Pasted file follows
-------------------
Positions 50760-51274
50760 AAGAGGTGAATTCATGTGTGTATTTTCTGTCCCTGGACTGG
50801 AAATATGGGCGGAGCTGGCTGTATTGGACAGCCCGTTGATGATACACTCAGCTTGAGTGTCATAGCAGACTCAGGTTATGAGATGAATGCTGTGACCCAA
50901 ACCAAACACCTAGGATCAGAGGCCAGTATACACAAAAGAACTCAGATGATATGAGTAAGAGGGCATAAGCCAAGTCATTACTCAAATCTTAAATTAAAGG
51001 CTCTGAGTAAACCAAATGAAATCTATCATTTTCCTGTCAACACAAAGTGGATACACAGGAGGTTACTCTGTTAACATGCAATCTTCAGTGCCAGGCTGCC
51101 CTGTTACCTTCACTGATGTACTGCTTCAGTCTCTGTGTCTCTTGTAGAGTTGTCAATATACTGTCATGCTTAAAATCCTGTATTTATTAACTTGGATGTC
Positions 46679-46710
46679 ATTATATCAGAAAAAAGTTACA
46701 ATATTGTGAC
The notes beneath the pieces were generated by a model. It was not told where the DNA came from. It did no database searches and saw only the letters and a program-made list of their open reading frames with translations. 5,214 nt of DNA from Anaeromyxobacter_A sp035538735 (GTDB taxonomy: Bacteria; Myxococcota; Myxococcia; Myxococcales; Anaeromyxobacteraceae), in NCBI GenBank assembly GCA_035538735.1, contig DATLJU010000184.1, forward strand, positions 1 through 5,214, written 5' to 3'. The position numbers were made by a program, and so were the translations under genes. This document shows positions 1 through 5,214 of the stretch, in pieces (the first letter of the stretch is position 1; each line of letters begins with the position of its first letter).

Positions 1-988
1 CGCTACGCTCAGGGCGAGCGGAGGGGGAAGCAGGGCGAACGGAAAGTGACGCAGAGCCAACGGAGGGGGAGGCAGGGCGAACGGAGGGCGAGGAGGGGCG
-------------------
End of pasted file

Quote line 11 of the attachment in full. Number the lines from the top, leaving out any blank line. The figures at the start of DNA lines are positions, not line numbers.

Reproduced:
Positions 1-988